I used to work for a company that had no internal DNS, DHCP or a consistent hardware process. Fun times. I feel your pain.
This situation is very similar to a programming language: you write a piece of code that does something and then you re-use the code. You do this because repeating the same task over and over is not cost effective. You also have the issue of updating all the instances of said code when a change is made, or a bug is found, etc. The same applies here.
Firstly, point out the central point of administration an internal DNS server would bring. An update in one place would bring joy around the entire network.
Secondly, make them aware of the bandwidth savings. Think about it, what DNS settings are being pushed out by DHCP? It would have to be some sort of external service. Having an internal server would eliminate the outbound round-trip which would speed things up for your internal users and decrease the bandwidth usage on your externally facing link. Win!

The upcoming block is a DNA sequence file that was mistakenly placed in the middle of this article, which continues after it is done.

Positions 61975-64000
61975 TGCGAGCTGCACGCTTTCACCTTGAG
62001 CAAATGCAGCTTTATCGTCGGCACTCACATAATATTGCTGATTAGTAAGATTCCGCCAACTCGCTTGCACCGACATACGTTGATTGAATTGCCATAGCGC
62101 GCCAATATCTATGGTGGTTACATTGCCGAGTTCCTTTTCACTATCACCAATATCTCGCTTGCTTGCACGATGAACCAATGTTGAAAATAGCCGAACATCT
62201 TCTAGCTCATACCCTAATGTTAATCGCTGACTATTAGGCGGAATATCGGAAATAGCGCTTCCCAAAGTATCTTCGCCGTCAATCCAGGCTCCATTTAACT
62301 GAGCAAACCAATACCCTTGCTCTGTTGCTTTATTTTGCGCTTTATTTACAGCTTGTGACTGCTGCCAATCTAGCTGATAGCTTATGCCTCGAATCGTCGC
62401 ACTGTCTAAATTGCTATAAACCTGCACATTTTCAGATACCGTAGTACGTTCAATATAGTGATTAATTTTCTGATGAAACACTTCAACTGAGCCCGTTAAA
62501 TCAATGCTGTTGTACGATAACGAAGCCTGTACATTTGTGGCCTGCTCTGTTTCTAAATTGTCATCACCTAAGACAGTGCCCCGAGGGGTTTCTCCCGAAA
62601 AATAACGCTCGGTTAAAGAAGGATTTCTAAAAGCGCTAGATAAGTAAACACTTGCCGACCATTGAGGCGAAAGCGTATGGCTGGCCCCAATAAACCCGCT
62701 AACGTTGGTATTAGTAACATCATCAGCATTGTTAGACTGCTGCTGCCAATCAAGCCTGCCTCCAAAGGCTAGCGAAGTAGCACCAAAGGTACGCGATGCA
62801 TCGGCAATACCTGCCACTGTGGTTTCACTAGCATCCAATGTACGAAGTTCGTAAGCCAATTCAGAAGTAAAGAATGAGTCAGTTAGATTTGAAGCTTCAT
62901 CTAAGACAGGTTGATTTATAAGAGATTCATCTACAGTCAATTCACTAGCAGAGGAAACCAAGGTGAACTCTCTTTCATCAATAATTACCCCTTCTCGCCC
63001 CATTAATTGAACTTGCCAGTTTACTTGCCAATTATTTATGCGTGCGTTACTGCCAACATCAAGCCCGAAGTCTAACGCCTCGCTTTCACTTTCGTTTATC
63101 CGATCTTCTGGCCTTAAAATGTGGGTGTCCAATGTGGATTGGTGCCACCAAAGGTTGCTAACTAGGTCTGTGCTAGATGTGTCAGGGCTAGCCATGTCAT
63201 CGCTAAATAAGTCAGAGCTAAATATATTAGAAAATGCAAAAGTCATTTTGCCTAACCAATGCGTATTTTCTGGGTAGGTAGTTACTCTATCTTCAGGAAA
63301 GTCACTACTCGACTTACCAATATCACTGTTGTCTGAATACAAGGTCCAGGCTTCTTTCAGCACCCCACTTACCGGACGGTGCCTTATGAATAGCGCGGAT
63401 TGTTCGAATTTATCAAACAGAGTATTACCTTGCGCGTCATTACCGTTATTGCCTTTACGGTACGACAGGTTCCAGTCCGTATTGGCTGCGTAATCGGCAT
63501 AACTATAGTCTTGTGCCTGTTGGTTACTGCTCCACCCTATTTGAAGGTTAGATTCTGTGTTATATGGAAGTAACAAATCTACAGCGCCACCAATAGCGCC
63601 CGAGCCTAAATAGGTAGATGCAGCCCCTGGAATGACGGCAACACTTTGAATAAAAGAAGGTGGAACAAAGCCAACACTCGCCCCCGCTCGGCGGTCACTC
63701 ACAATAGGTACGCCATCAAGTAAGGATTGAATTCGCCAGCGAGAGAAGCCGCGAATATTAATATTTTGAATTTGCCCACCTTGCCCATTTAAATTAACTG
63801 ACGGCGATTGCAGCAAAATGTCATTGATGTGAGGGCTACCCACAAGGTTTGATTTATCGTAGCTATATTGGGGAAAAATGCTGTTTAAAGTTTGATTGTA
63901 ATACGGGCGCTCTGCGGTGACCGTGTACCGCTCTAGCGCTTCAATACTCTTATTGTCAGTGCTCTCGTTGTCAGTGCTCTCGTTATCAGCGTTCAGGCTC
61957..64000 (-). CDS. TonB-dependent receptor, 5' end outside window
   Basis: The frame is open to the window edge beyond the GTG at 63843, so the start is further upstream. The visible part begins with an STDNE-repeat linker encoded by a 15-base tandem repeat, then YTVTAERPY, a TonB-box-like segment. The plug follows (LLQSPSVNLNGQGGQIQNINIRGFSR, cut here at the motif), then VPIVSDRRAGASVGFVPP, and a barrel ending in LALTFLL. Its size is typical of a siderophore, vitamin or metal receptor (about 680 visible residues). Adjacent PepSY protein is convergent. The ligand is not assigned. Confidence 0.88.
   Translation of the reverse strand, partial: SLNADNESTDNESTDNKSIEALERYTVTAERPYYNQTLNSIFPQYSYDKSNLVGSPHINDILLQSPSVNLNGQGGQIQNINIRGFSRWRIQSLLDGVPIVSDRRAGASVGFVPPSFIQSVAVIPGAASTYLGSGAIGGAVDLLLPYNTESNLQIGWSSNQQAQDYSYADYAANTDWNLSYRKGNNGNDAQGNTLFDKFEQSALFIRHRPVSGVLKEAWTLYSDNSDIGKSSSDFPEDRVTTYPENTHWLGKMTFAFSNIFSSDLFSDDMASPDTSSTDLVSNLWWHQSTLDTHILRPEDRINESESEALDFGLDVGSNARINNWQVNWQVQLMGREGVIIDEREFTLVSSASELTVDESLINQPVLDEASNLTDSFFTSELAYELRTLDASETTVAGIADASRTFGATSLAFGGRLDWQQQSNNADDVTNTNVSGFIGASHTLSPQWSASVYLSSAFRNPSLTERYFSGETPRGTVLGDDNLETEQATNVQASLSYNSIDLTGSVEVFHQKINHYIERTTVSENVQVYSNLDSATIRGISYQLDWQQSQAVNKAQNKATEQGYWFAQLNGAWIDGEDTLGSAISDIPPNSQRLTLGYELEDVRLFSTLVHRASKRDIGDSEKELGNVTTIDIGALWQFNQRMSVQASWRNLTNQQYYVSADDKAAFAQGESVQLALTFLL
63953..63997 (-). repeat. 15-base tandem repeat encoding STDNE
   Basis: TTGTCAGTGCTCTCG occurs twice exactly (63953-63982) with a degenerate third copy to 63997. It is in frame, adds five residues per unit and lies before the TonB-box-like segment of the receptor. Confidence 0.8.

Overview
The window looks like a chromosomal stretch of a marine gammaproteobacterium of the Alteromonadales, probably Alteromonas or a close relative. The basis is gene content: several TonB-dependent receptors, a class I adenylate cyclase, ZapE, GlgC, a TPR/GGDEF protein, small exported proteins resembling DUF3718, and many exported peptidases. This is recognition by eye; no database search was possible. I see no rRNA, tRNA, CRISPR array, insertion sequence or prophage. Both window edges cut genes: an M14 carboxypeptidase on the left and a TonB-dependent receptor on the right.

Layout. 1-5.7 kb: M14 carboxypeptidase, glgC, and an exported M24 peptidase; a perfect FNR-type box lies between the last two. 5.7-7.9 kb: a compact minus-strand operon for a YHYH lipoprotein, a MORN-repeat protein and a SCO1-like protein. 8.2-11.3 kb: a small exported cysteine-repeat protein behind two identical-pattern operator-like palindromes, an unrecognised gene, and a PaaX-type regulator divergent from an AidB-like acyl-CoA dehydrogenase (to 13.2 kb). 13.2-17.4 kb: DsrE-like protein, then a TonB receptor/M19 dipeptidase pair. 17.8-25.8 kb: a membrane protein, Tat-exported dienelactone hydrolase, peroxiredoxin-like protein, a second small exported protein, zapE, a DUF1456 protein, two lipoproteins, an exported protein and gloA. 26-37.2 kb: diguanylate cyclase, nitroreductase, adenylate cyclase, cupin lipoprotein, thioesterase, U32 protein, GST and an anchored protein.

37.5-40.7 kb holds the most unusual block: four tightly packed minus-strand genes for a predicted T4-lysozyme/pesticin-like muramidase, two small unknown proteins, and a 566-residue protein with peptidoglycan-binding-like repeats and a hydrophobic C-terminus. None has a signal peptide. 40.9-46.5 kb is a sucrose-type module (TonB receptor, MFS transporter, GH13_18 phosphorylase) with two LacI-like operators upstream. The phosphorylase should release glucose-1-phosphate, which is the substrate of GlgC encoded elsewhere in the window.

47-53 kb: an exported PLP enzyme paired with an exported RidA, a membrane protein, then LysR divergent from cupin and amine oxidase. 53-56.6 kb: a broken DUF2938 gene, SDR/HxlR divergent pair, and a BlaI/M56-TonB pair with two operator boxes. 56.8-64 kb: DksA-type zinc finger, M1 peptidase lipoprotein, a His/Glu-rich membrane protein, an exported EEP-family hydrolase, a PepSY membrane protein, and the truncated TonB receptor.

Security/control! You can black list known malicious DNS entries on your DNS server - i.e. you can have your DNS server resolve nasty-website-that-is-evil.tld to an internal page that explains why it's blocked (OK, this can be done with a proxy server as well, but there you go).
The list goes on and on, really.
I hope you've now got something to go by.